As the world grapples to combat climate change, the United States and Indonesia, two of the world’s top five emitters of greenhouse gases, have intensified our cooperation to support Indonesia’s efforts to reduce deforestation, preserve its unique marine and terrestrial biodiversity, and catalyze renewable energy development. We helped Indonesia establish the Indonesian Climate Change Center to map forest and land use and reduce clearing of peatland. We have signed two Tropical Forest Conservation Act debt-for-nature swap agreements, worth a combined $60 million, and are currently negotiating an amendment to add an additional $11.5 million to our efforts to preserve biodiversity-rich forests in Sumatra. To further support protection of Indonesia’s endangered species, in February 2014 we signed a bilateral Memorandum of Understanding (MOU) on conservation of endangered species and combating wildlife trafficking, which will provide a platform for expanded collaboration in environmental law enforcement and habitat conservation. As part of a new $600 million Millennium Challenge Corporation compact, a Green Prosperity Project will boost renewable energy use to reduce reliance on fossil fuels.
To underpin all of our activities, the United States supports Indonesia’s efforts to strengthen governance, rule of law, and essential services for the poor and vulnerable through USAID programs focused on democracy promotion, education, health, and the environment. Thanks to Indonesia’s economic success, our development relationship is increasingly based on an equal partnership, and leveraged contributions from the private sector, civil society, and higher education.
During President Yudhoyono’s tenure, US-Indonesia security and defense cooperation improved dramatically. As Indonesia’s largest military engagement partner, we conduct nearly 200 joint exercises, exchanges, and other military-to-military engagements every year. Over 1,500 Indonesian military personnel have participated in United States training programs since 2006, and we will train hundreds more in 2014. Indonesia is one of fewer than 15 countries in the world to which we sell AH-64 Apache attack helicopters—an excellent indicator of the increasing closeness of our relationship. Our training and assistance programs help Indonesia modernize and professionalize its military while building strategic capabilities in maritime security and international peacekeeping operations.
A Growing Role in the World
Indonesia’s economic growth and democratic success has given it the wherewithal and clout to exercise a greater regional and global role. A leader in ASEAN, Indonesia has played a key role in working to forge ASEAN consensus and progress toward a code of conduct that would help enforce a rules-based order in the South China Sea. Indonesia has 1,800 peacekeepers in eight UN peacekeeping operations, including Sudan and Liberia.
But it is Indonesia’s example as a tolerant Muslim-majority democracy that gives the United States and other countries a strong incentive to encourage a wider role for Indonesia. With 17,000 islands in a vast archipelago that spans a distance nearly equal to that from Florida to Alaska, Indonesia welcomed from its earliest days traders from India, the Middle East, China, and Europe. Many settled, becoming part of the country’s some 350 ethnic groups, who speak more than 700 languages and comprise a mosaic of diverse religious traditions. The country has embraced to varying degrees since independence its founding principles of democracy, social justice, unity, and religious tolerance. But after 1998, the progress on each of these goals has been undeniably impressive.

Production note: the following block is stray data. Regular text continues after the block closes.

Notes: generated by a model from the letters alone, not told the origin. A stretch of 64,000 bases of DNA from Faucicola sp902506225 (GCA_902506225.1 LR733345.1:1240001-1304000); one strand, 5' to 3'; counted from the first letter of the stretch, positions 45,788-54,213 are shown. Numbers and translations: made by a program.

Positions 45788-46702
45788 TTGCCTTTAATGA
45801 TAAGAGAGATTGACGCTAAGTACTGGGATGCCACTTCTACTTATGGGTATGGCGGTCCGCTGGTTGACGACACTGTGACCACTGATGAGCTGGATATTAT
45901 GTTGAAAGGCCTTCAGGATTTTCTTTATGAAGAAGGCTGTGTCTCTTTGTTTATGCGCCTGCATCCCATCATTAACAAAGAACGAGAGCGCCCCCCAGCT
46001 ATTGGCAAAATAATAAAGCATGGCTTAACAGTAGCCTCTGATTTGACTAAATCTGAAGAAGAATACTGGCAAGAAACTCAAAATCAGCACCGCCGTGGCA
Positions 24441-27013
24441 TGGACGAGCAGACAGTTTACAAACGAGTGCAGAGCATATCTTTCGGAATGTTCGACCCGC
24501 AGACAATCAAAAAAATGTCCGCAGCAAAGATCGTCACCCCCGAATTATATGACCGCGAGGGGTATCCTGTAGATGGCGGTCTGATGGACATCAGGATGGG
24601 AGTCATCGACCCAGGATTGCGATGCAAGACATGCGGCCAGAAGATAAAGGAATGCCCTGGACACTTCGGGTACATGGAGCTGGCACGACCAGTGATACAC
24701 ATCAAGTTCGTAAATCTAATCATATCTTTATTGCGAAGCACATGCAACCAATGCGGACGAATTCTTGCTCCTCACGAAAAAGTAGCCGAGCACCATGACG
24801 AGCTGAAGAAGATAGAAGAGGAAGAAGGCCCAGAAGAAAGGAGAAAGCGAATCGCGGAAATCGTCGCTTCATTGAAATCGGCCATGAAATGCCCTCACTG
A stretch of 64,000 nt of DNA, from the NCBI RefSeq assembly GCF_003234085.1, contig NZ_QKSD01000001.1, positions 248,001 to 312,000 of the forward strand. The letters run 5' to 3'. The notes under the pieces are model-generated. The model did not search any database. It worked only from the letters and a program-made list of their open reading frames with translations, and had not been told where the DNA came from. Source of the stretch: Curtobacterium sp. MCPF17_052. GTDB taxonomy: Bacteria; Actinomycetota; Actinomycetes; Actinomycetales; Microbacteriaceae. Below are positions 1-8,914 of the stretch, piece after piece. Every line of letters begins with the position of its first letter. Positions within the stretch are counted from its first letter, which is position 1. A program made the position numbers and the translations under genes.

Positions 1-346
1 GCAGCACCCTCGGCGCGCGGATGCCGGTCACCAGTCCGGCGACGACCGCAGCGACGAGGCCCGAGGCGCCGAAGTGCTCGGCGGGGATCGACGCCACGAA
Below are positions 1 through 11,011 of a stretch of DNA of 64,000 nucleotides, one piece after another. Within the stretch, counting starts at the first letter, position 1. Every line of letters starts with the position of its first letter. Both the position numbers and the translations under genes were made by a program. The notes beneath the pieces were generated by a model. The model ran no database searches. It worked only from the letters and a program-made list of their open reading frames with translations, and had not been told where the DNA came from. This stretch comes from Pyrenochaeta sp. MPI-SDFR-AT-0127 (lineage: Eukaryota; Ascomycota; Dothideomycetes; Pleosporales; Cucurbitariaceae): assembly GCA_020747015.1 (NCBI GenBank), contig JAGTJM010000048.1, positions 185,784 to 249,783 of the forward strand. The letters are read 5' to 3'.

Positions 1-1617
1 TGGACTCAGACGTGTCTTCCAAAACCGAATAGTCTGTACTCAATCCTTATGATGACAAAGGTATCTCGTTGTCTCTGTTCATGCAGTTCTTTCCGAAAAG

To be sure, Indonesians would be the first to admit they still face challenges. Terrorist groups like Jamaah Ansharut Tauhid (JAT) continue to recruit followers and in recent years have targeted the Indonesian National Police. Though firmly rejected by mainstream Indonesians and the government, hundreds of Indonesians are believed to have joined extremist groups fighting in Syria and Iraq. Indonesia shares our concerns about the threats posed by the Islamic State in Syria and the Levant (ISIL). It moved quickly to condemn ISIL as a violent, extremist movement, close its websites in Indonesia and scrutinize the passports of prospective travelers. Indonesia also has pockets of intolerance. Small radical groups target sects such as the Ahmadiyya and attack Christian churches. But these are the exception. The vast majority embrace traditional tolerance and moderation. We therefore have a strong interest in intensifying cooperation to promote democracy and tolerance in regions where these values are under threat.
I am confident we will find a willing partner. For the last six years Indonesia has hosted the Bali Democracy Forum to promote and foster regional and international cooperation in the field of peace and democracy through dialogue, based on sharing experiences and best practices that adhere to the principle of equality, mutual respect, and understanding. Indonesia’s think tanks have shared its democratic experience with countries ranging from Burma to Egypt and Yemen. And Secretary Kerry signed with Indonesian Foreign Minister Natalegawa in February 2014 a MOU to intensify our joint cooperation with third countries.
To conclude, Indonesia is a country of growing importance and influence in the world. While it is likely to maintain its “free and active” foreign policy that avoids alignment with any one country, its open, multi-religious, multi-ethnic society, democratic progress, and growing economic weight suggest that Indonesia is well-positioned to play an increasingly active and positive role on the world stage. Its new President is likely to tackle with vigor challenges such as fighting corruption, modernizing infrastructure, and enhancing workforce skills in order to further spur growth and reduce poverty. He will find in the United States a strong friend and enthusiastic partner.
United States Ambassador to Indonesia